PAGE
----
Long before Kevin Bacon launched his prolific stage and screen career, and before Michael Bacon became known as a go-to composer for film and television, they were just two brothers, born nine years apart, coming of age in Center City Philadelphia. By the late 1960s, Michael, already a professional musician, would gig with his band at the city’s famed Electric Factory with a young Kevin tagging along when he could.

It’s a time preserved in the cover art for The Bacon Brothers’ latest, New Year’s Day, with a preteen Kevin singing alongside a mandolin-strumming Michael. The record, laden with the brothers’ trademark gritty rock and a touch of Philly soul, hearkens back to those roots in the City of Brotherly Love, when life was less complicated and music filled the air.

“My earliest memory of music was what my brother was playing or the music he brought home,” Kevin Bacon recalls. “I would sit on the steps of our basement while he was downstairs practicing with our sister, Hilda, and their band. So my heroes growing up were all rock ’n’ rollers. I wasn’t really into sports, or even movies. If I could save money I’d buy an album.”

With 2009 marking 14 years of the Bacon Brothers band’s existence, any cynical preconceptions about well-known actors “dabbling” in music now can safely be discarded. The band has gigged relentlessly to build up a following, and New Year’s Day represents their sixth LP release. Along the way, the younger brother has apparently caught up with his elder sibling in some ways.

“Kevin writes a lot more songs than I do,” Michael says. “While I spend a lot of time writing instrumental music, lyrical songs are tougher: if I write one or two a year that I like, then I’m happy. But Kevin has this amazing gift of turning everyday experiences into universal thoughts that everybody can identify with.”

The album kicks off with “New Year’s Day,” a song that, while it draws upon Kevin’s experiences, isn’t necessarily about him. “‘New Years Day’ is from the perspective of a kid, 18 or 19, who’s left Philadelphia for Los Angeles to pursue his dream of stardom, but is pining to get back to Philly for the Mummers Parade,” says Kevin, who has attended Philadelphia’s elaborate New Year’s celebration many times. “L.A. is the land of the endless summer, and everything is so beautiful. But there’s something still inherent in me that’s left over from Philadelphia, which is cold and provincial, but in a great way.”

“There have been a lot of times in my life that I’ve thought about our hometown and going back there and not going after these outrageous kinds of goals,” Michael adds. “Maybe it’s not personal to Kevin, but I still relate very heavily to that song.”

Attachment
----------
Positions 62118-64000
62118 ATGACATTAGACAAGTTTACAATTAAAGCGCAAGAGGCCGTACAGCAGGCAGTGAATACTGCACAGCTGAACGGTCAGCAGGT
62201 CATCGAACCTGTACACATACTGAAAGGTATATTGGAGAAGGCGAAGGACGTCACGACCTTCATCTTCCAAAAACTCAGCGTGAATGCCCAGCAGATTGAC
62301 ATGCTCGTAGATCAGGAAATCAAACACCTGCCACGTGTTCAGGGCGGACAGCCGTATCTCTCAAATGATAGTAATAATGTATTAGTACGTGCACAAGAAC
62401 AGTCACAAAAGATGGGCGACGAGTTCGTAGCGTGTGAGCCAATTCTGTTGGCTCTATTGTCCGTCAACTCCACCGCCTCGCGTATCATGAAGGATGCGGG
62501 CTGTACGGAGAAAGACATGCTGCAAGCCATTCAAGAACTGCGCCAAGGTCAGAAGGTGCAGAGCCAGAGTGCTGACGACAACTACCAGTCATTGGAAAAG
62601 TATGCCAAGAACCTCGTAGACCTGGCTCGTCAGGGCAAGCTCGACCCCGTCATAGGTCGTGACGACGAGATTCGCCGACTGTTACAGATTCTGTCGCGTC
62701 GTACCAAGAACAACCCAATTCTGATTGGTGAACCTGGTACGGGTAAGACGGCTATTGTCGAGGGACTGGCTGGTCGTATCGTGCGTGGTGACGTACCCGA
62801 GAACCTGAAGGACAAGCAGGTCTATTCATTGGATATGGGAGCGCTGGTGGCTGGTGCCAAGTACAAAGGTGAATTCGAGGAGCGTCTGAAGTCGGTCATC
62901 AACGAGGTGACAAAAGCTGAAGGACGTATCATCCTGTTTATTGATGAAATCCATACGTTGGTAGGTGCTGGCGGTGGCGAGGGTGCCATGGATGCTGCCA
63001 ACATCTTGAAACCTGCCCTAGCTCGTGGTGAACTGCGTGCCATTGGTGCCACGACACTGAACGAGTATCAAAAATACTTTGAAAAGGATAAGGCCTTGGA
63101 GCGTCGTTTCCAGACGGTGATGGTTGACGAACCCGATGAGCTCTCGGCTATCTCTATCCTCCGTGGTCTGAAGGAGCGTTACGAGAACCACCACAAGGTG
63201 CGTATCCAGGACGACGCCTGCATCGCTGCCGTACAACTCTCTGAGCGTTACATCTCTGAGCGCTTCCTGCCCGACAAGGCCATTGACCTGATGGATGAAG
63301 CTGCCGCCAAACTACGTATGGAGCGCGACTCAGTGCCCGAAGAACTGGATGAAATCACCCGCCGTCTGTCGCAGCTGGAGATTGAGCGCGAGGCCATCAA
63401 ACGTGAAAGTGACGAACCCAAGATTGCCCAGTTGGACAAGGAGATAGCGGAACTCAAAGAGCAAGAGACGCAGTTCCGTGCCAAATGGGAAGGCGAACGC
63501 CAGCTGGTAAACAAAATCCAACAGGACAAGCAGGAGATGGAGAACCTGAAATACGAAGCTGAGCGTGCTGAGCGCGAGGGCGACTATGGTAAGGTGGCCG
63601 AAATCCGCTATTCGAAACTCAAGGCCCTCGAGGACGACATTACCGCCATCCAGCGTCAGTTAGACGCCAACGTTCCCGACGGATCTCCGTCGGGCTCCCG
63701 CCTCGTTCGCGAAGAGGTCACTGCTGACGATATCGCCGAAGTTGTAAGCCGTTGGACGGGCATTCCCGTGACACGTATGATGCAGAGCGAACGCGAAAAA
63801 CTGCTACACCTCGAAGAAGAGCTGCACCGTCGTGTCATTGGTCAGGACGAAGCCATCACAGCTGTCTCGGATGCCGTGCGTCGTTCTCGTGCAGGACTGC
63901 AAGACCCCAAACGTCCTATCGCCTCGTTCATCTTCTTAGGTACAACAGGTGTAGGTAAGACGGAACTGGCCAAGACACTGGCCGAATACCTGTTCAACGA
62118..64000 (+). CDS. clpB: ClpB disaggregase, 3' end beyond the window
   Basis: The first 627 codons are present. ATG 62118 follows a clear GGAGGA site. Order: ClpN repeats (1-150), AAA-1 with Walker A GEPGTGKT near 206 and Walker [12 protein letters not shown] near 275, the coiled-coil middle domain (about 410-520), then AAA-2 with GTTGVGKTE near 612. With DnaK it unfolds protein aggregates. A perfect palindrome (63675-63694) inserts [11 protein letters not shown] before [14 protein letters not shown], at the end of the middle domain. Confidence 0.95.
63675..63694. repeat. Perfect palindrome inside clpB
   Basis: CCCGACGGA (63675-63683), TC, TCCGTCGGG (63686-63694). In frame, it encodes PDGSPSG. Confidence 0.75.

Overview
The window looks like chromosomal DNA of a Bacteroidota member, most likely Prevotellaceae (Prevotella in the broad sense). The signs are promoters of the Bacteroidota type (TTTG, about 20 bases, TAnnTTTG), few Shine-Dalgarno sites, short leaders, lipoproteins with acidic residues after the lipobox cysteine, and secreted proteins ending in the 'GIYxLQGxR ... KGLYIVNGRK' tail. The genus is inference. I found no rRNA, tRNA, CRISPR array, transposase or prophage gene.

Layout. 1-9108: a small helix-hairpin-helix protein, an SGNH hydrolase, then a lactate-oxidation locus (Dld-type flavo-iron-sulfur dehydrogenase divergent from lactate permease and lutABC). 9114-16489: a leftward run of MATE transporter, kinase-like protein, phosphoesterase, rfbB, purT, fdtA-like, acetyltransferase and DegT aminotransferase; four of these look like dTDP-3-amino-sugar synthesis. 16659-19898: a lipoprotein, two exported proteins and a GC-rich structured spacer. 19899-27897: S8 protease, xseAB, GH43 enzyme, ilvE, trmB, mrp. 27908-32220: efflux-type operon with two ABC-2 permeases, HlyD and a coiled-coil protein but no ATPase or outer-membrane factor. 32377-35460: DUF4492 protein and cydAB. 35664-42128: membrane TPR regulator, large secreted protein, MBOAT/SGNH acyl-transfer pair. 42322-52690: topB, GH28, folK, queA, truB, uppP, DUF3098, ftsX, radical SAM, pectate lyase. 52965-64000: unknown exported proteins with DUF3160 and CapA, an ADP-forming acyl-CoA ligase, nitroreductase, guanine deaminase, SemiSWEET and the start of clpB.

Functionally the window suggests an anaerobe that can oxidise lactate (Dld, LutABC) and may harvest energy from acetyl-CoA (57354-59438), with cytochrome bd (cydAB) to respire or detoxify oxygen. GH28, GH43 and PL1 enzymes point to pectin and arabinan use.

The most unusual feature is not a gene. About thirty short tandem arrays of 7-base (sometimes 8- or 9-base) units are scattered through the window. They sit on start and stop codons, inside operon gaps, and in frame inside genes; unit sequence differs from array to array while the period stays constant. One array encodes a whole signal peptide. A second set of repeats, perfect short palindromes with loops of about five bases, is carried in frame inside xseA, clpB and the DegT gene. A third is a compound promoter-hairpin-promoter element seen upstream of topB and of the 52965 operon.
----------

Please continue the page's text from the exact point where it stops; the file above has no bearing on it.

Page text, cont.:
The infectious second track, “Go My Way” with its laid-back, shuffling soulful groove, is also written from a character’s perspective. “It’s a guy who’s younger than me, single and living alone in New York, not doing very well and struggling with his life,” Kevin observes. “Then this one woman keeps popping up in his life and elevates his sorry existence for a time.”

Having played with the same crew of musicians for all of the band’s existence, Michael and Kevin agree that the band has become just as much a part of the whole endeavor as the two frontmen. “With New Year’s Day, the guys in the band produced a couple of tracks each,” Michael points out. “We gave the band much more creative responsibility for the product we ended up with. I think that’s why it sounds more like a band album.”

While still encountering critics due to Kevin’s onscreen notoriety, the band continues to win believers—show by show, album by album. As The New Yorker recently observed: “Hollywood hangs like an albatross around the neck of any movie star turned musician, but this duo shakes off the burden of fame with sharply executed rock that has a blue-collar, rootsy edge.”

“I like risks,” notes Kevin, a classic understatement from an artist who’s played challenging, unsympathetic roles in everything from The Woodsman to Sleepers to Oliver Stone’s JFK. “And there’s nothing more risky about being a well known actor and playing in a rock band.”

But there’s the interesting thing about risks—sometimes they pay off. And for The Bacon Brothers, they certainly have.